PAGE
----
According to a further aspect of the present disclosure, the method further includes setting non-significant elements of the set of transformed dose contributions to zero. Said non-significant elements may be identified by a threshold.

According to a further aspect of the present disclosure, the method further includes dropping non-significant elements that are defined for each of said voxels.

According to another aspect of the present disclosure, a non-transitory computer readable medium is disclosed, having stored thereon instructions that when executed cause one or more processors to perform the steps of: creating a set of voxels from a volume of interest in a physical object or system; identifying a plurality of beamlets, each of said beamlets depositing a dose contribution of radiation to at least one subset of said voxels; transforming the dose contributions of all beamlets for each of said voxels into a first domain, yielding a set of transformed dose contributions for each of said voxels; assigning a weight to each of said beamlets to create a set of weights; transforming the set of weights into a second domain orthogonal to the first domain, yielding a set of transformed weights; and determining a dose for each of said voxels through summing up the elementwise product of the set of transformed dose contributions and the set of transformed weights.

According to another aspect of the present disclosure, a non-transitory computer readable medium is disclosed, having stored thereon instructions that when executed cause one or more processors to perform the steps of: creating a set of voxels from a volume of interest in a physical object or system, or virtual model thereof; identifying a plurality of beamlets, each of said beamlets depositing a dose contribution of radiation to at least one subset of said voxels; transforming the dose contributions of all beamlets for each of said voxels into a first domain, yielding a set of transformed dose contributions from each of said beamlets; associating a weight with each of said beamlets; identifying a dose for each of said voxels; identifying a cost function of said dose; computing the gradient of the cost function with respect to the dose in each voxel; and determining the transform of the gradient of the cost function with respect to each of said weights in the first domain through summing up the elementwise products of the set of transformed dose contributions and the cost function gradient with respect to the dose in each voxel. Having determined said quantity, applying a transform from the first domain yielding the gradient of the cost function with respect to each of said weights.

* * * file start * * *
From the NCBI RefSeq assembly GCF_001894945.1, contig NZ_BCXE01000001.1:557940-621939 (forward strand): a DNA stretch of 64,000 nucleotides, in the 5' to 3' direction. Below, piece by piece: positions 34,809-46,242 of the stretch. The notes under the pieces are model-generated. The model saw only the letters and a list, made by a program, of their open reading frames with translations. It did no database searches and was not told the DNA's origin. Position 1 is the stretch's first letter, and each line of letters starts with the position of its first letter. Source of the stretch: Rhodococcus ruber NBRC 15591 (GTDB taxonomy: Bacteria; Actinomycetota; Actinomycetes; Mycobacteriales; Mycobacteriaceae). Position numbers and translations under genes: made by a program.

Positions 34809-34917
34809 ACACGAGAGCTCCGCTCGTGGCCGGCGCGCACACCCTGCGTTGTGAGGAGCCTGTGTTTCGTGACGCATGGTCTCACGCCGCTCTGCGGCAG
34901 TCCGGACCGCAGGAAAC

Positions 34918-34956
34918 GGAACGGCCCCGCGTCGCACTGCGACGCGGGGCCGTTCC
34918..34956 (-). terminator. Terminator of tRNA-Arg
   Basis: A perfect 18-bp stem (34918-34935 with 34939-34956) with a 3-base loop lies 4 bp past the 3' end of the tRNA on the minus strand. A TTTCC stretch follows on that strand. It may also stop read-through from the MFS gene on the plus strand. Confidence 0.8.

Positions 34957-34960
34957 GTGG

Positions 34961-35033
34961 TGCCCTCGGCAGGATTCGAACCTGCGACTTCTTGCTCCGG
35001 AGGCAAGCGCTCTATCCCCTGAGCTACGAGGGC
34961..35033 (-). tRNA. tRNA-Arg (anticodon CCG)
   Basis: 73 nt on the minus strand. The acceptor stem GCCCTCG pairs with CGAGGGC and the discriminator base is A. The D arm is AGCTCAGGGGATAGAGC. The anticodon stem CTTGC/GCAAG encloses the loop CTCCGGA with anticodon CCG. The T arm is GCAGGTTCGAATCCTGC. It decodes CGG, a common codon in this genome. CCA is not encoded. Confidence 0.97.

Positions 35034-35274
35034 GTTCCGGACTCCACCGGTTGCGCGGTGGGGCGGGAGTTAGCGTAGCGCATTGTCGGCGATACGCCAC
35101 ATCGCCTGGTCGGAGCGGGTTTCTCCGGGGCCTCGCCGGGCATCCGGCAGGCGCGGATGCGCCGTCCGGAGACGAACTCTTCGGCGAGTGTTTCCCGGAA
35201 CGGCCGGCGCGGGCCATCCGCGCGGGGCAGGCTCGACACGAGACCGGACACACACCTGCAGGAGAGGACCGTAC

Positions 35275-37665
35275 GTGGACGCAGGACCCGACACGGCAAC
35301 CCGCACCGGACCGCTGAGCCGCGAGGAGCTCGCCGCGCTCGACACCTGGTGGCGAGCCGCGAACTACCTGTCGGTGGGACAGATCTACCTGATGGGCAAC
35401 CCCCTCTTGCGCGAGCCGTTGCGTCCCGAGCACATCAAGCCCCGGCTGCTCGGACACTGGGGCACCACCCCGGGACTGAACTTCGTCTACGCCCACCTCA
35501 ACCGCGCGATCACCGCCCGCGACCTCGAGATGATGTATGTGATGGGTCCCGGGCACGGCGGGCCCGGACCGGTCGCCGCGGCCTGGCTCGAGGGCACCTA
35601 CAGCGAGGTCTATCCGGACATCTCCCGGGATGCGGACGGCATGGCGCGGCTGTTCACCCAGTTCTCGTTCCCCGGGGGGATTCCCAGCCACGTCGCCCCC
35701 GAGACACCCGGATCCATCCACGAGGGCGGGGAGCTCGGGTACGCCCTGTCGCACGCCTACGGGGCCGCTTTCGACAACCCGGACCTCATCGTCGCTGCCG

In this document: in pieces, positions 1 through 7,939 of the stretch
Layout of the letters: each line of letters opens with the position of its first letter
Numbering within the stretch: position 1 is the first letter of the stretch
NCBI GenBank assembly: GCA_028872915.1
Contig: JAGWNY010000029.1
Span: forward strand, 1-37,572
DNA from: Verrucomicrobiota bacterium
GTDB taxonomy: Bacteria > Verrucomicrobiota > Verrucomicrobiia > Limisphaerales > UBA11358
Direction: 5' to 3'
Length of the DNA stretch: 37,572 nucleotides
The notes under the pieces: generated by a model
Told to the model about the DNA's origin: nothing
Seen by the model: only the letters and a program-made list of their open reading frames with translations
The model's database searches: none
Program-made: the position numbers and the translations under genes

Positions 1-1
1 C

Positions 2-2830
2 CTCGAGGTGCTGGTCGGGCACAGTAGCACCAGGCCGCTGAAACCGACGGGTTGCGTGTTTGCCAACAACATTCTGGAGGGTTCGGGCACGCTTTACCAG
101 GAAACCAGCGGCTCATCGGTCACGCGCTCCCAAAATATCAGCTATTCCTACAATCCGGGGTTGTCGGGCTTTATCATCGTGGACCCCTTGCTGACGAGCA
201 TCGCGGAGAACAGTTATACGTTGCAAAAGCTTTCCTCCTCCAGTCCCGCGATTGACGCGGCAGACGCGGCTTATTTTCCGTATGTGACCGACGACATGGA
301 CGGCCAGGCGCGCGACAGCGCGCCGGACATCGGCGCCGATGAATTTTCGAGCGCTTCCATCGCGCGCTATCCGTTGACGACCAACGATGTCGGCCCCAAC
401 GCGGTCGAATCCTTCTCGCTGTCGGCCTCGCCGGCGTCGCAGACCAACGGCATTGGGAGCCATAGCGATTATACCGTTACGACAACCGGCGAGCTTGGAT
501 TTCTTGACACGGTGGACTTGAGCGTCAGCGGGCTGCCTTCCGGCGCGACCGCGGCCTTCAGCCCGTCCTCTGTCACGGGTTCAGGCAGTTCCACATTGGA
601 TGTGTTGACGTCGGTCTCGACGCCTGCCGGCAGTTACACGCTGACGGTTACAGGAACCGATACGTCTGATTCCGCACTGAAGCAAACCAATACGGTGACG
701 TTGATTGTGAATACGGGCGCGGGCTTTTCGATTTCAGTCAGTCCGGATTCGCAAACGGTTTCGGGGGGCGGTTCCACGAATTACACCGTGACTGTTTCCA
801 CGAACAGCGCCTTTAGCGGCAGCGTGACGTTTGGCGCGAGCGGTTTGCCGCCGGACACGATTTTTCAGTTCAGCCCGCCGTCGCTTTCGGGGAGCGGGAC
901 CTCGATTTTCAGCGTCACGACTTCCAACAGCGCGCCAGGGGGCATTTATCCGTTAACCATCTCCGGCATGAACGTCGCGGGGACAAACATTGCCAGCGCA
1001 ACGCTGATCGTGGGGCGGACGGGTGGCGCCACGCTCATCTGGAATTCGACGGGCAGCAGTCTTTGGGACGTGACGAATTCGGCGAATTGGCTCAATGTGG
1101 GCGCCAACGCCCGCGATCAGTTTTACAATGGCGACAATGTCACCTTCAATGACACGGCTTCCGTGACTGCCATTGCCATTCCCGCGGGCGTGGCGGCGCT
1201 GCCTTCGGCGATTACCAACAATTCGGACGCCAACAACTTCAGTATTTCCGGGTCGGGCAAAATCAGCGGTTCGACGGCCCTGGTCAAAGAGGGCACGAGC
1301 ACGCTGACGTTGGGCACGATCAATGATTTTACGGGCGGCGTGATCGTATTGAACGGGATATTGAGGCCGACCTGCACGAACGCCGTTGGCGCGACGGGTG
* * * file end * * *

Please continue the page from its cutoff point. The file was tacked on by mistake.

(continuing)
BRIEF DESCRIPTION OF THE DRAWINGS

FIG. 1 is an illustrative example of the grid system which is compiled from a 33 arrangement of voxels having bent rectangular regions.

FIG. 2 is a flowchart of an overall process used in dose determination according to described embodiments.

FIG. 3 is a flowchart of a VOI discretization subprocess of the process shown in FIG. 2.

FIG. 4 is a flowchart of a beam and beamlet setup subprocess of the process shown in FIG. 2.

FIG. 5A is a flowchart of a dose calculation subprocess.

FIG. 5B is a flowchart of a cost function gradient calculation subprocess.

FIG. 5C is a flowchart of dose determination subprocess.

FIG. 6 is a block diagram of a system for dose determination according to described embodiments.

FIG. 7 is a schematically depicts an example radiation delivery apparatus that may be used in a radiation therapy.

DETAILED DESCRIPTION

The disclosed embodiments relate to methods and systems for dose determination to tumor sites (or VOI) in a patient in radiation therapy. During radiation dose delivery, radiation scattering commonly occurs due to the passage of the radiation through the body volume. These scatter effects are taken into account during the computation of the distribution of dose deposited by the radiation. Dose in a point or a plurality of points in a VOI is computed by a superposition of a plurality of elementary doses, each with its individual weight factor: